MarkHKG From United States of America, joined Dec 2005, 960 posts, RR: 2 Posted (8 years 7 months 1 week 4 days 9 hours ago) and read 6964 times:
A "Break over" feature is required for most passenger seating, with a small exception of unusual seats or seats in the exit row. I was curious to what the rationale for this feature is. I have heard a wide range of explainations on this topic, including those that say the break over feature: (i) assists in absorbing head impacts during a crash, (ii) assists in evacuations since you can push the seat out of the way, or (iii) allows for positioning in a brace positon before an impact.
Does anyone know the "official" reason why seats have the break over feature?
Some explainations I have found...
"The "break-over" position helps protect the seat cushions during cleaning and servicing operations and also helps to protect a passenger seated immediately rearwardly in a crash situation"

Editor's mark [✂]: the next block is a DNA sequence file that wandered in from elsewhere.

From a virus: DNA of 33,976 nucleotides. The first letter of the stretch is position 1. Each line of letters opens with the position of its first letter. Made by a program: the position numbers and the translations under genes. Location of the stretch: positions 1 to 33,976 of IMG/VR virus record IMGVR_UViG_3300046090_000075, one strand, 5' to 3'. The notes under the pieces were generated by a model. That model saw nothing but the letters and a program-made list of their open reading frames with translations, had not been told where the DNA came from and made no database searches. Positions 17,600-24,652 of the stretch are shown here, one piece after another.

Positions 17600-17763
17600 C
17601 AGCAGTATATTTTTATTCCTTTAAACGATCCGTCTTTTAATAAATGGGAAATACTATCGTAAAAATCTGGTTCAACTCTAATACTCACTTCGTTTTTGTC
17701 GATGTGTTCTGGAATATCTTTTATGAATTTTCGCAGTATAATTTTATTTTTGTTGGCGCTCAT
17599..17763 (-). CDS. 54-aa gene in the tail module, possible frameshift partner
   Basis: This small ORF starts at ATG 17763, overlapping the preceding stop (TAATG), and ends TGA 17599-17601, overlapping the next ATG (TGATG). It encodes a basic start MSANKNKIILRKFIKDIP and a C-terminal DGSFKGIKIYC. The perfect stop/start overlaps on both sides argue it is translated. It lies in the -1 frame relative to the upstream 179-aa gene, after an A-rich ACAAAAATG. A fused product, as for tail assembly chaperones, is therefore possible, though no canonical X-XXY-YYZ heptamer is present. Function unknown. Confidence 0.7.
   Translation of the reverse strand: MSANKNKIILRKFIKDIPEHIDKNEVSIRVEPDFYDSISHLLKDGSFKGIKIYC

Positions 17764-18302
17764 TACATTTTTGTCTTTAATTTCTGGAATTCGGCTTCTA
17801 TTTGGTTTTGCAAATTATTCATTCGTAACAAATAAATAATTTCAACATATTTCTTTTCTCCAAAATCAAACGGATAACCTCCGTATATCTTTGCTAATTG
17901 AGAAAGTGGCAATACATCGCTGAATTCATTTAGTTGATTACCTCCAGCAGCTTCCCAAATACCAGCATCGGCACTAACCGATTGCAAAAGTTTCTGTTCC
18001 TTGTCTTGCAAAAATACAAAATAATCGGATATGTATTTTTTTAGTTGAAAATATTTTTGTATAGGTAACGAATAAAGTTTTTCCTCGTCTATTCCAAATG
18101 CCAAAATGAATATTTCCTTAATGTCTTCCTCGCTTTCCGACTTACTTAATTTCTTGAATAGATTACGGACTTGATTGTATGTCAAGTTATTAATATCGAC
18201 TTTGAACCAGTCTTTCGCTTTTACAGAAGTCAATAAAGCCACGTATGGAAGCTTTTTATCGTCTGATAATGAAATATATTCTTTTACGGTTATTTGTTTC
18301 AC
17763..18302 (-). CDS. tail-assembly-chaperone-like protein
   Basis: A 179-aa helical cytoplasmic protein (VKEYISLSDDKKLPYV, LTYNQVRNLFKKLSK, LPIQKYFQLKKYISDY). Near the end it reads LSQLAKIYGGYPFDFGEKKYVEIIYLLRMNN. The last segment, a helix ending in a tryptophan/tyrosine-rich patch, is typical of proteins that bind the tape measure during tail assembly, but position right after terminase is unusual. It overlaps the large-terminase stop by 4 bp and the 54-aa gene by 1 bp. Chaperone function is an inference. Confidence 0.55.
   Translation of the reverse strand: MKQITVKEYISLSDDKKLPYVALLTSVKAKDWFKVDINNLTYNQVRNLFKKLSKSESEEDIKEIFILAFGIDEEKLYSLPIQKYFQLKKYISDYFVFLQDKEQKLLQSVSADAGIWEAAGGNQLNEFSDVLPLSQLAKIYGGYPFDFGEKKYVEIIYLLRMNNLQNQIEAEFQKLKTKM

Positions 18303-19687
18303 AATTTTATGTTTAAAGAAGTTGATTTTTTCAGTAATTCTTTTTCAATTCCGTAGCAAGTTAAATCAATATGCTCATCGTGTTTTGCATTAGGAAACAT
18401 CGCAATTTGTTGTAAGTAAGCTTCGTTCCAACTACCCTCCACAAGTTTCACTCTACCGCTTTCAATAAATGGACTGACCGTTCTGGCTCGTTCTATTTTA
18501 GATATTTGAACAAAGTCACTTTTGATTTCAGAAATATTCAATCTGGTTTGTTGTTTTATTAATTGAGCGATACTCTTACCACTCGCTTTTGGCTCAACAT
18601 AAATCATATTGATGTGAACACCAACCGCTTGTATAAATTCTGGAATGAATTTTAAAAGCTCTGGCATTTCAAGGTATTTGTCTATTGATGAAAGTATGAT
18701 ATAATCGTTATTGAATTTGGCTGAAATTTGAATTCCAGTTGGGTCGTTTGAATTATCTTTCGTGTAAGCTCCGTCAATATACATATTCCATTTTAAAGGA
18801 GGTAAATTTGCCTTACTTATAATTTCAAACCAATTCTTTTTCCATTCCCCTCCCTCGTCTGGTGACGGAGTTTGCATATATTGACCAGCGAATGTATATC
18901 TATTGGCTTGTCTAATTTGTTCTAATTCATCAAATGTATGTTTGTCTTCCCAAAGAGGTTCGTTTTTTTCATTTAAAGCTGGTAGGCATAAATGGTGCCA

"...existing mechanical devices (break over) commonly used to reduce the impact load from the head of a person striking the seat back frames of the row of seats in front during a forward crash."
Release your seat-belts and get out! Leave everything!
Kaddyuk From Wallis and Futuna, joined Nov 2001, 4126 posts, RR: 24
Reply 1, posted (8 years 7 months 1 week 3 days 20 hours ago) and read 6856 times:
There is a component called a Hydrolock which governs the force at which you can push the seat over.
Somone correct me if i'm wrong...
Its to give the body a place to move in an impact. If you hit the seat infront and it collapses you make the deceleration forces on the body act over a longer time period, therefore reducing the energy sent through the person and increasing the chance of walking away
They also assist in the loading of a stretcher which fits into the seat tracks and sits ontop of the collapsed seats.
Whoever said "laughter is the best medicine" never had Gonorrhea